(ECM 373 3062)
Of course the spaces between the notes are just as important as the notes themselves in all music, but the listener is acutely aware of this fact when listening to the latest from the prolific Norwegian pianist and his Ensemble.
The nine-minute opener, Stille Rock, is initially a kind of three-way conversation between two piano chords and a pause, and the effect, especially of the pause, is to draw one in until, with added ensemble weight to the chords and a drum pulse, the feeling is increasingly claustrophobic. There is always a playful edge to Wallumrød’s music – he also plays toy piano – which works with the dark nature of this mood. A kind of musical Ibsen’s A Doll’s House, containing as much irony as that play’s title suggests and with a similar sense of liberation at its close as the pause is finally abandoned in favour of lighter string harmonies.
The band matches the jazz horns with the folk/classical strings and the writing and arranging accentuates the fact that this band operates in the gaps between genres, using classical harmony, folk melody and jazz freedom in balance. Add large doses of harmonium, which the leader also favours, and the austere interior of a white, wooden chapel in a Norwegian winter is also conjured in sound.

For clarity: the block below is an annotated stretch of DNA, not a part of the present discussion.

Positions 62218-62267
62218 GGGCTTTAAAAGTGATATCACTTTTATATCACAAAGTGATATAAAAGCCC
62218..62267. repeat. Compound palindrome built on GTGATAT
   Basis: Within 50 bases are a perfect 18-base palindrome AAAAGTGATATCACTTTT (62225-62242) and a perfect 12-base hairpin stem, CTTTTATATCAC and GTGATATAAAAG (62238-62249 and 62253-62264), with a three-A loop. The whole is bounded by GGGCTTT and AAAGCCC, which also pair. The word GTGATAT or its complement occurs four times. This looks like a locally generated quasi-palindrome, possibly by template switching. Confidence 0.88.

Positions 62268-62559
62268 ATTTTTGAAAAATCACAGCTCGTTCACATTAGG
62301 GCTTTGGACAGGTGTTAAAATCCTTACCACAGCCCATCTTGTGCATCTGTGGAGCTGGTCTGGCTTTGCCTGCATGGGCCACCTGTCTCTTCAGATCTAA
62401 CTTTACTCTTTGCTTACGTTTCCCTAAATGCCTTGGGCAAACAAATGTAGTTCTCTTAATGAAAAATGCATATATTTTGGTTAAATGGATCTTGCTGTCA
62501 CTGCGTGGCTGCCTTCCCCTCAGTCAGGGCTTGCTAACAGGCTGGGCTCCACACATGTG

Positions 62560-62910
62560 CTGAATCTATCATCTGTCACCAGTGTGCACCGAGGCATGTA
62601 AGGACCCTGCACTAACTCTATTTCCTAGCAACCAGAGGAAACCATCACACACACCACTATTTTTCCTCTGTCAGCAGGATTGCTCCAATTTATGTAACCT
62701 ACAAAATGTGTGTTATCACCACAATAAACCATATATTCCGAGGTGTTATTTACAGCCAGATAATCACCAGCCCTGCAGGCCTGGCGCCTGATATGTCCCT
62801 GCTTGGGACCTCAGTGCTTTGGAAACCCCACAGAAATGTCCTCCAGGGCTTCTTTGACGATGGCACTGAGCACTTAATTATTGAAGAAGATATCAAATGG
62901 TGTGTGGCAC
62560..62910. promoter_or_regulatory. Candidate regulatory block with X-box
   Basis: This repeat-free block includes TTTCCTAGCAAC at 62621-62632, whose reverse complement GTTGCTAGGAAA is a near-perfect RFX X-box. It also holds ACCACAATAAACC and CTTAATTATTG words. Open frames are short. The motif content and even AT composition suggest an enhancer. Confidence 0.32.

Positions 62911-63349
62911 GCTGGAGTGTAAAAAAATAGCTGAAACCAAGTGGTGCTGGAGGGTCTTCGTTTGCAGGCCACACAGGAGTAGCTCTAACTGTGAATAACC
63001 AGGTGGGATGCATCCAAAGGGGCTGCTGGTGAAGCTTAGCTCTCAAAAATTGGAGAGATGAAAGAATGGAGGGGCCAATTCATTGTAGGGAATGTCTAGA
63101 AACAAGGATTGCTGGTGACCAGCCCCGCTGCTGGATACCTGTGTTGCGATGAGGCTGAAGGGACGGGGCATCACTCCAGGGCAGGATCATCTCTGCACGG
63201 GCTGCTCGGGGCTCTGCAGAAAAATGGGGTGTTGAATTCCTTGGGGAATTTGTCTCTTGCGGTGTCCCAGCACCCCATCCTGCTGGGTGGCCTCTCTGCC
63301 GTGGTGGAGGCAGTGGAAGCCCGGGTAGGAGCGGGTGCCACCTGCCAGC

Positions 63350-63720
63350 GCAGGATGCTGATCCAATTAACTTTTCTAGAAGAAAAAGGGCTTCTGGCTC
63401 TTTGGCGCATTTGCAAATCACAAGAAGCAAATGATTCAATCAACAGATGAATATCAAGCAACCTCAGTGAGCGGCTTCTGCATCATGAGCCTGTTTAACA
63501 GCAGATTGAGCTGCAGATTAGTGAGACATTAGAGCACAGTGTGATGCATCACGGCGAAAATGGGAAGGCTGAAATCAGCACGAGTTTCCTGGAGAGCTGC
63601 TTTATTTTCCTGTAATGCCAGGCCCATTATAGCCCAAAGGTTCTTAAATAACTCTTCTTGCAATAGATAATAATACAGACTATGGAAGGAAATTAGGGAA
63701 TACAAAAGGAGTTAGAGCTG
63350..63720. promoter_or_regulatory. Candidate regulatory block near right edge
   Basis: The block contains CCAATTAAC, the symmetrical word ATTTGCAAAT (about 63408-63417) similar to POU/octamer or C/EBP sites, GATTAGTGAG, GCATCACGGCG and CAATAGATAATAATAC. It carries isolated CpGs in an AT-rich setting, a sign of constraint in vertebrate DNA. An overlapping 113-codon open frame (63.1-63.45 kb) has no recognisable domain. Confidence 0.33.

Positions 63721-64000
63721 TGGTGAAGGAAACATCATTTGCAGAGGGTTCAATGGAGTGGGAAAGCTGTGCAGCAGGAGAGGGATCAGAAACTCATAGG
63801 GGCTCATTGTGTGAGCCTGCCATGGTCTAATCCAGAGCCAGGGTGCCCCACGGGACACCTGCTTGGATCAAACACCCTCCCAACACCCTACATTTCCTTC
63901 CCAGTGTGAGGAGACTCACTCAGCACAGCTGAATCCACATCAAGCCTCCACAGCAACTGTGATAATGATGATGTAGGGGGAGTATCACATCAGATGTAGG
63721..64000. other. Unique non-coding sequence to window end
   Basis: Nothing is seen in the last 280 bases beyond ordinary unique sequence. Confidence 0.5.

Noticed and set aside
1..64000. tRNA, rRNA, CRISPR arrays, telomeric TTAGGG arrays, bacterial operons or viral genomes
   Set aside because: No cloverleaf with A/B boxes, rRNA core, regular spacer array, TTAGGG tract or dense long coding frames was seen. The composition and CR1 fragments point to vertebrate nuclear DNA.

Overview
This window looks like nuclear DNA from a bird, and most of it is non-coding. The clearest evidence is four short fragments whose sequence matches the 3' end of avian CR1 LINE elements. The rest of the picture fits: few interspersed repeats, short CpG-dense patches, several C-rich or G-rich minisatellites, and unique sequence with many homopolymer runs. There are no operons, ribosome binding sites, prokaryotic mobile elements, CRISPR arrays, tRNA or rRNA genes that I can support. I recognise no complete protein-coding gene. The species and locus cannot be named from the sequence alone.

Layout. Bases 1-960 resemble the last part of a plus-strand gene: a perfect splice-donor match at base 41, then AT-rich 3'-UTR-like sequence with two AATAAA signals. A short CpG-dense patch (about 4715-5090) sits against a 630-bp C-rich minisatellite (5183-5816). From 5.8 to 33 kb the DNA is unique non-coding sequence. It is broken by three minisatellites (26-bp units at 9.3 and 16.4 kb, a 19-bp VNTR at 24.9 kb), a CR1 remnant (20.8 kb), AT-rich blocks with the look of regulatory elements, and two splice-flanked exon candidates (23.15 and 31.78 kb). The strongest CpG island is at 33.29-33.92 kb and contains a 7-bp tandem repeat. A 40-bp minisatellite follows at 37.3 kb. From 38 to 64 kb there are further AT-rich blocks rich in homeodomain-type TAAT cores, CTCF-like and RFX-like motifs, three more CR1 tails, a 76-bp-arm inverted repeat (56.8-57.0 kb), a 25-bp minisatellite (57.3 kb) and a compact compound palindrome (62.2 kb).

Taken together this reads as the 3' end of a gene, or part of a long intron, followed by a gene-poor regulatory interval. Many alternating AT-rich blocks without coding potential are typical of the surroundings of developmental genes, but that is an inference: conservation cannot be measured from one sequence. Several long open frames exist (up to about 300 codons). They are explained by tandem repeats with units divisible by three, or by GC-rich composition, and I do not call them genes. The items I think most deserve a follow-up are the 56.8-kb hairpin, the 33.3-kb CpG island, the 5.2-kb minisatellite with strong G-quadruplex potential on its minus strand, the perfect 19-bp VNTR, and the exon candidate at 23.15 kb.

Although Wallumrød is the sole composer, the arranging is shared out amongst the band. Bunadsbangla has a lumpy folk dance feel to it and could go back centuries, while with Tridili #2 the crucial pause returns. Very Slow does what it says… and Beatknit has as its bedrock a Stever Reichian pulse with slight hiccups, and Folkskiss is a simply gorgeous trilling harmonium -based melody which need do nothing but circle again and again with the whole band gently adding subtle decorative skirls and turns, before harmonium gives way to piano and the mood expands in a new direction.
An absorbing and thoughtful album which was initially a little tricky to come to terms with, but is growing in appeal by the listen.
Categories: CD review